PERDITA DURANGO (1997) Reviews and Severin Films 4K UHD and Blu-ray news

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Perdita Durango is a 1997 film about the titular character and her demonic lover Romeo Dolorosa who sacrifices humans in Santeria ceremonies. The pair kidnap teen sweethearts Duane and Estelle and travel with them to Las-Vegas.

Directed by Álex de la Iglesia (The BarWitching and Bitching; The Last Circus; The Oxford Murders; Day of the Beast) from a screenplay co-written with Barry Gifford (Lost Highway), Jorge Guerricaechevarria and David Trueba, based on Barry Gifford’s 1992 novel 59° and Raining: The Story of Perdita Durango, the Spanish/Mexican action-crime-horror production stars Rosie Perez, Javier Bardem, Harley Cross, Aimee Graham, Screamin’ Jay Hawkins, and James Gandolfini.

New release:

Perdita Durango will be released by Severin Films on 4K Ultra HD and Blu-ray on March 30th 2021. The film has been newly restored in 4K with 2.0 and 5.1 audio options and can be ordered direct with a limited-edition slipcover. Special features:

Interview with director Álex De La Iglesia
Interview with writer Barry Gifford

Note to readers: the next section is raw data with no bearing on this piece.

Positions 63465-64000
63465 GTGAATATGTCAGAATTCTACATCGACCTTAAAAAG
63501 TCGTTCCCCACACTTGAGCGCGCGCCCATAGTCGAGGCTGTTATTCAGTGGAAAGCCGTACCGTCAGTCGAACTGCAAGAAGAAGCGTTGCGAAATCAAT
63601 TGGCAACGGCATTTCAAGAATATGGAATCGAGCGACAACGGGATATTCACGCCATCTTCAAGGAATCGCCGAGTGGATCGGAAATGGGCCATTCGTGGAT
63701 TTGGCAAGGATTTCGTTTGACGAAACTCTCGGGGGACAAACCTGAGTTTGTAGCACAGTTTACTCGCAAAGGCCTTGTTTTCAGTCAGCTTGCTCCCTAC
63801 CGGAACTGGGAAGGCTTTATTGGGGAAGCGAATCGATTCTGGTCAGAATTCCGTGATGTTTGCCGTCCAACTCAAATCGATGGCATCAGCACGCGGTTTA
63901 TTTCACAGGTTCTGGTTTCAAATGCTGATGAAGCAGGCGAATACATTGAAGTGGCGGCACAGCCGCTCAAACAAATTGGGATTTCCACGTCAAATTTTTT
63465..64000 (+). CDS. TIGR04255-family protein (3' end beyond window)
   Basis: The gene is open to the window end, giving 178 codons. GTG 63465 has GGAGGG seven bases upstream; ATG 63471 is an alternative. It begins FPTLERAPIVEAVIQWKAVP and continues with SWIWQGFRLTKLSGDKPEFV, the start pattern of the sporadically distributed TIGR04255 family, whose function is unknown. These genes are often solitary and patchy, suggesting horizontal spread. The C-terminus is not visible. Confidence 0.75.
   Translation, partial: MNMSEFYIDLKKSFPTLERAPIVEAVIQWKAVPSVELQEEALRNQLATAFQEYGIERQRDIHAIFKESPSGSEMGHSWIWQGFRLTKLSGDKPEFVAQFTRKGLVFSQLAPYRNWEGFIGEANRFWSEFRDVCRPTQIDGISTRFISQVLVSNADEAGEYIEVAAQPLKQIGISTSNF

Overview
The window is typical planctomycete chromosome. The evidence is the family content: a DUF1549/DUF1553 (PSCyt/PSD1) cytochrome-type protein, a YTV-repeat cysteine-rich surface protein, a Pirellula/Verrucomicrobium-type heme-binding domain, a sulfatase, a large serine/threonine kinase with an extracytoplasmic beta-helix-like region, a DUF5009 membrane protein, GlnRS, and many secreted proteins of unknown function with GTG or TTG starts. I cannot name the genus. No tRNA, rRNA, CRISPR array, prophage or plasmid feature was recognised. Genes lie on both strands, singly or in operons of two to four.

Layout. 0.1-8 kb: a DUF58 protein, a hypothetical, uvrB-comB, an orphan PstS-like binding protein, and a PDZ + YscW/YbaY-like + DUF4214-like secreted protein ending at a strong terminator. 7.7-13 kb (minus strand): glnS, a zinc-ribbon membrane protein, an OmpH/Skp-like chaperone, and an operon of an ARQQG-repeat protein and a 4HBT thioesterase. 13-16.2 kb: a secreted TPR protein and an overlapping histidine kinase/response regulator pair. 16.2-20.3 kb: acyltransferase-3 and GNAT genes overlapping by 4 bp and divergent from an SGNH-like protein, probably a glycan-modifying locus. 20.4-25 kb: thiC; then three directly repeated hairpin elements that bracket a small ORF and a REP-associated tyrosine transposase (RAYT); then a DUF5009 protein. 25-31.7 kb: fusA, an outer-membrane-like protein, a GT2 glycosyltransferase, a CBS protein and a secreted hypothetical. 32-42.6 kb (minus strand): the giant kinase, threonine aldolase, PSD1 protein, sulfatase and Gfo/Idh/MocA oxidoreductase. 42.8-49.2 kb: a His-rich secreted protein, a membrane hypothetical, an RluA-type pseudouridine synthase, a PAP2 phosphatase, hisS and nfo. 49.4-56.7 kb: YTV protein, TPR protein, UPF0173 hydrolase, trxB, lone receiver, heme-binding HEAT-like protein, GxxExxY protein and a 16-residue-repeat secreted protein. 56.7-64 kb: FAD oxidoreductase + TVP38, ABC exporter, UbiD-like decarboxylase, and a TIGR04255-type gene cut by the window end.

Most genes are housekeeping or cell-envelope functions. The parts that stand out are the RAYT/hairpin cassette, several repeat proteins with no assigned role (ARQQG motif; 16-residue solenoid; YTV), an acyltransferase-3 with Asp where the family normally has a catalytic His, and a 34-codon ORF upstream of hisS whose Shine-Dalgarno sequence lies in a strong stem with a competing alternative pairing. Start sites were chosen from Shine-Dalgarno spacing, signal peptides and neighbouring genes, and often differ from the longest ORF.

Interview with director of photography Flavio Labiano
Interview with composer Simon Boswell (Lord of Illusions; Hardware; Phenomena; et al)
Interview with Morbido Fest head programmer Abraham Castillo Flores and Cauldron of Blood author Jim Schutze
Dancing with the Devil: Appraisal by film scholar Doctor Rebekah McKendry


“An excruciatingly exhausting barrage of stimulus and symbolism, shifting from cartoonishly hallucinogenic to all-too-real violence, Perdita Durango is embroidered throughout with De la Iglesia’s trademark black humor, often forcing the viewer to cringe and laugh simultaneously.” AllMovie

“De La Iglesia stays true to the book while putting in his own personal touch that fits perfectly with the Gifford attitude. He handles with the film with great skill. The pacing is fast and furious […] De La Iglesia’s film is the exploitation answer to Badlands. It’s Natural Born Killers without the hammy anti-media rhetoric. Its a manic, surreal love story.” DVD Talk